There’s a wide variety of COVID masks out on the market now — cotton, triple-layered, hand-sewn by your grandmother with adorable prints on the front. But at the end of March, a new kind of COVID mask attracted some controversy. The nose-only COVID mask, which researchers from National Polytechnic Institute in Mexico say is designed to be worn while eating or drinking, provides covering over your nostrils while leaving your mouth free.
The rationale behind the nasal mask is that without it, people have to remove their masks entirely to eat in public around others, risking the spread of COVID droplets via breathing or sneezing. The World Health Organization (WHO) says that COVID can spread both through heavier droplets and through aerosol particles, which are lighter and can travel further. The nose mask represents a compromise, where air from the nose is still blocked by mask fabric, while the mouth is uncovered for chewing.
Dr. William Greenough III M.D., professor emeritus of medicine at Johns Hopkins University, tells Bustle that to be effective, a COVID mask should cover both your nose and your mouth, as the virus can spread from either place — even if your mouth is full of sandwich or delicious cake. “This is all intuitive, common sense as to what spreads droplets, when you're eating and talking or coughing,” he says.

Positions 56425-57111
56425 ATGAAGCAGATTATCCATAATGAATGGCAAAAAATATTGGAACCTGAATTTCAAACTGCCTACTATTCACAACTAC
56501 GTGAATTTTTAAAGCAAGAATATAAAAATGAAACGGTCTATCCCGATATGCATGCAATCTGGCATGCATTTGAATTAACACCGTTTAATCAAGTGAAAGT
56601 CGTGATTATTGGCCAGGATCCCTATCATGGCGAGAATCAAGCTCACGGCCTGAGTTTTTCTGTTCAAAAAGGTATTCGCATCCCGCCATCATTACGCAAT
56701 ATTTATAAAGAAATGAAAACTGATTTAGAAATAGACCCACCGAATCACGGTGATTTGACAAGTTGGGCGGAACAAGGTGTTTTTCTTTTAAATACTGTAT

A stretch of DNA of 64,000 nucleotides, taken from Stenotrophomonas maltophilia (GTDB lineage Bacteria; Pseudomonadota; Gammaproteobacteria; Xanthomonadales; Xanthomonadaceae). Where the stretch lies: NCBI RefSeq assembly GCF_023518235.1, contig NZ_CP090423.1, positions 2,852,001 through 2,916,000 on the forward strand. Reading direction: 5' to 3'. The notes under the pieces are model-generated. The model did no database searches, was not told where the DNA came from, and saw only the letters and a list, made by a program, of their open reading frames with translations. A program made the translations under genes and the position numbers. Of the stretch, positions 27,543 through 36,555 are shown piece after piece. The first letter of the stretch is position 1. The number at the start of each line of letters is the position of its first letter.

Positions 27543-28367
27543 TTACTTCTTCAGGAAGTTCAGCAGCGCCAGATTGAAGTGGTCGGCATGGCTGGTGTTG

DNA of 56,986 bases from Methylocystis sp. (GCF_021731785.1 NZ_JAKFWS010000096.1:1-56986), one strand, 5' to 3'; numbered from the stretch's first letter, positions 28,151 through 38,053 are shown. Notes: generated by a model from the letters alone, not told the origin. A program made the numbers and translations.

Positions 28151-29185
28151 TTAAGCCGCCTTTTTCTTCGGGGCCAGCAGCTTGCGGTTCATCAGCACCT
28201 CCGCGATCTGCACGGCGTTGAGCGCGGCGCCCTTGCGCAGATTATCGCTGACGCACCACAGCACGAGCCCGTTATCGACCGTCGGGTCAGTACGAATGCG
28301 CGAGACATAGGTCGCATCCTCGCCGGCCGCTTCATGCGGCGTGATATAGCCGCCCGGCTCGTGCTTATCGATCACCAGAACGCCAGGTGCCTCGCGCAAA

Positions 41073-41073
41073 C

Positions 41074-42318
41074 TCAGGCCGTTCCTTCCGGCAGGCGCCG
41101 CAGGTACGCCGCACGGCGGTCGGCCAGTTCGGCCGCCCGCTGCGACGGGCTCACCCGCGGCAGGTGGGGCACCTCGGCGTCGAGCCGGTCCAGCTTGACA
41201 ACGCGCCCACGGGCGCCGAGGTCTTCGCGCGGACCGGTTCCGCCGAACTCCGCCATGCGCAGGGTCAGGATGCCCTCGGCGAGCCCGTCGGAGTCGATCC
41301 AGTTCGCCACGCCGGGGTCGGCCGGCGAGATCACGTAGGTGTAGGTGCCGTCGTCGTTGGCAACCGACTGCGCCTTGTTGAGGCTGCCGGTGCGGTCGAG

A study released by the National Institutes Of Health on Mar. 25 found that COVID can infect the cells of the mouth and saliva. That means spit and other cells shed by mouths can spread COVID even more effectively than previously thought. So having your nostrils covered while your mouth is free likely isn’t going to help protect people from COVID all that much. If you’re going to remove any part of a protective mask to eat, you should be fully vaccinated, at least six feet away from people who might catch COVID from you, or isolated with your COVID bubble.
The nose mask may be tempting for people pre-vaccination, but Dr. Greenough advises against it. “Here in the U.S. we’re escalating towards another peak, which is likely to be coming, showing up as increased cases and particularly deaths about six weeks from now,” he says. Keeping on two-layer masks, and doubling up on them when you can, is still advised.
Even if you’re fully vaccinated, Dr. Greenough recommends keeping the mask on for the time being. The U.S. hasn’t reached the point where 70 to 80% of the population are immunized against COVID, which will mark the point where herd immunity will make it harder for the virus to circulate. Until that point, many people are still vulnerable. “I would advocate, even if you're immunized with two shots, that you use the mask as a good example to others, even if they’re desperate to get together again,” he says. It could be really helpful for preventing future peaks.
Dr. William Greenough III M.D.
Huang, N., Pérez, P., Kato, T. et al. (2021) SARS-CoV-2 infection of the oral cavity and saliva. Nature Medicine. https://doi.org/10.1038/s41591-021-01296-8